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- 3.Brown Eyed Girl
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The Cartel by E.G. Manetti
Imagine, if you will, being punished for the sins of your father...
After his criminal actions have earned him his final draught, you and your immediate family must also be punished in the eye of society. In this world it is not enough to be shamed by the memory and realization that your own father broke the law and was put to death. Now, you are a criminal as well.
You may choose the same fate as your fallen parent or a trial by ordeal. If you favor the latter of these punishments then you are stripped of your previous honor and standing in society and are forced to become the property of another-to be their servant in all manners and at the whim of their sexual desires.
Lillian finds herself in this very situation. Now apprentice to Lucius, the head of the Serengeti Cartel, she must serve her master to her utmost abilities-always putting his needs above her own. All the while, she is the target of scrutiny and public ridicule, being referred to as 'doxy'-basically a sex slave or whore.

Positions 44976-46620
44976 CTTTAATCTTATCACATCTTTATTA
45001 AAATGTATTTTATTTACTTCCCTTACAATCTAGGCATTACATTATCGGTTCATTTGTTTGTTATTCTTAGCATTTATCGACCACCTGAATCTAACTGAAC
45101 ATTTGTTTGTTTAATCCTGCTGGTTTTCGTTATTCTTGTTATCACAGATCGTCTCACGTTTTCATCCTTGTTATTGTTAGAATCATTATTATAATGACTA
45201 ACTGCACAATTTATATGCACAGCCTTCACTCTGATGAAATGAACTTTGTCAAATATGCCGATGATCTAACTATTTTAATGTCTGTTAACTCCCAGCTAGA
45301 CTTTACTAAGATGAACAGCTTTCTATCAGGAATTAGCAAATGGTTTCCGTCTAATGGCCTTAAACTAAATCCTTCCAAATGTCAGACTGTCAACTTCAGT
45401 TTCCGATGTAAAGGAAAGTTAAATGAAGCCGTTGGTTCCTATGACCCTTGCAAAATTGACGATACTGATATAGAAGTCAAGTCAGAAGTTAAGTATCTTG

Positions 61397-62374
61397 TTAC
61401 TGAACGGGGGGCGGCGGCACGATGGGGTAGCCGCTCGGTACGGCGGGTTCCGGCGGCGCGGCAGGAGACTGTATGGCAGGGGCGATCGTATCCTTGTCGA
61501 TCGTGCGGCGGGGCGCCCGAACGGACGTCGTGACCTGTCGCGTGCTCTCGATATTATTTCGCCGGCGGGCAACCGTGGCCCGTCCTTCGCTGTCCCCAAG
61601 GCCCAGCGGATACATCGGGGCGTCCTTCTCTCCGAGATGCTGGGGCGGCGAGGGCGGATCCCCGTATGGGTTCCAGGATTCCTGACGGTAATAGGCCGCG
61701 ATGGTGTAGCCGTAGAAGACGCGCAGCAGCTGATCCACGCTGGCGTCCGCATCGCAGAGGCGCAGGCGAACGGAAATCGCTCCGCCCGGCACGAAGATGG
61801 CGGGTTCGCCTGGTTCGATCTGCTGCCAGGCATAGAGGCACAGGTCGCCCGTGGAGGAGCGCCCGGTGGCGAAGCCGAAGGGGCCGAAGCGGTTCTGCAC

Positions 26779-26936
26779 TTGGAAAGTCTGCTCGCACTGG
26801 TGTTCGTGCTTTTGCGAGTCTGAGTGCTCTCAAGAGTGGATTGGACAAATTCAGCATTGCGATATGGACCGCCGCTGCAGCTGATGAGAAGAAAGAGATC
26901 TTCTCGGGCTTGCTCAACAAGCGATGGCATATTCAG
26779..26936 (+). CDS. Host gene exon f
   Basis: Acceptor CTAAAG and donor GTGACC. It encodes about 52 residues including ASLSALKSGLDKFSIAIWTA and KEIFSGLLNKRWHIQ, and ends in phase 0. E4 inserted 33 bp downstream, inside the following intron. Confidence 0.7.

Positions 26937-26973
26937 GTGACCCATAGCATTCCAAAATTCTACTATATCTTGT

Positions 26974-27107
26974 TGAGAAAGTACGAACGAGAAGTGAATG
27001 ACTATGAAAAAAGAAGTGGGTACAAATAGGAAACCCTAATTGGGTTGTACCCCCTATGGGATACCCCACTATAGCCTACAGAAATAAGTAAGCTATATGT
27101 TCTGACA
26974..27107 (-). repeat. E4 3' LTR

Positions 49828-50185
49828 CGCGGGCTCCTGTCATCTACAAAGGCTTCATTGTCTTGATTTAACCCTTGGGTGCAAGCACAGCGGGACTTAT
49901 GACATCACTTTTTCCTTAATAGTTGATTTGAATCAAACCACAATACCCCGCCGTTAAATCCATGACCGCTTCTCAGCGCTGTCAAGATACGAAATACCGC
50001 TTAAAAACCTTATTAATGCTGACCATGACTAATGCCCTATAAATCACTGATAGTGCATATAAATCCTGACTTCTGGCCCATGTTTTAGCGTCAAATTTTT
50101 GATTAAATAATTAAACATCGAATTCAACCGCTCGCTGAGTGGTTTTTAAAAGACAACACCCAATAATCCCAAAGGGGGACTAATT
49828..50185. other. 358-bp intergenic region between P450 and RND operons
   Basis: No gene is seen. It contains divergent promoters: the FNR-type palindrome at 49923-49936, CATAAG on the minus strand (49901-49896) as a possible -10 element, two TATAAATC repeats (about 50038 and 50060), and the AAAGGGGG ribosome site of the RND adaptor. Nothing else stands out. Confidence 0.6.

E.G. Manetti is a master world builder. The writer has created a science fiction story rich in complexity and depth, while crossing into the romance and erotica genre. Admittedly, the graphic sexual scenes dominate the beginning of the story, as the reader becomes familiar with what exactly a 'doxy' is expected to do. However, Manetti finds this precarious balance of romance and sci-fi architectural construction as the story unfolds.
The 12 Worlds and the 5 Warriors adds a rich history and marvelous background into this rigid and honor bound society that spans the galaxy. The element of control over the Vistrite mining combined with the struggle for dominance by the various Cartels reminded me very much of Dune. For me, this was an unexpected pleasure, as Frank Herbert's famous book will always stand as a pinnacle of achievement in the sci-fi genre. Manetti pays tribute to this masterpiece, while making this work original with a storyline that bears little other resemblance to the source of its inspiration.
Thank you for reading this week's edition of What I Am Reading.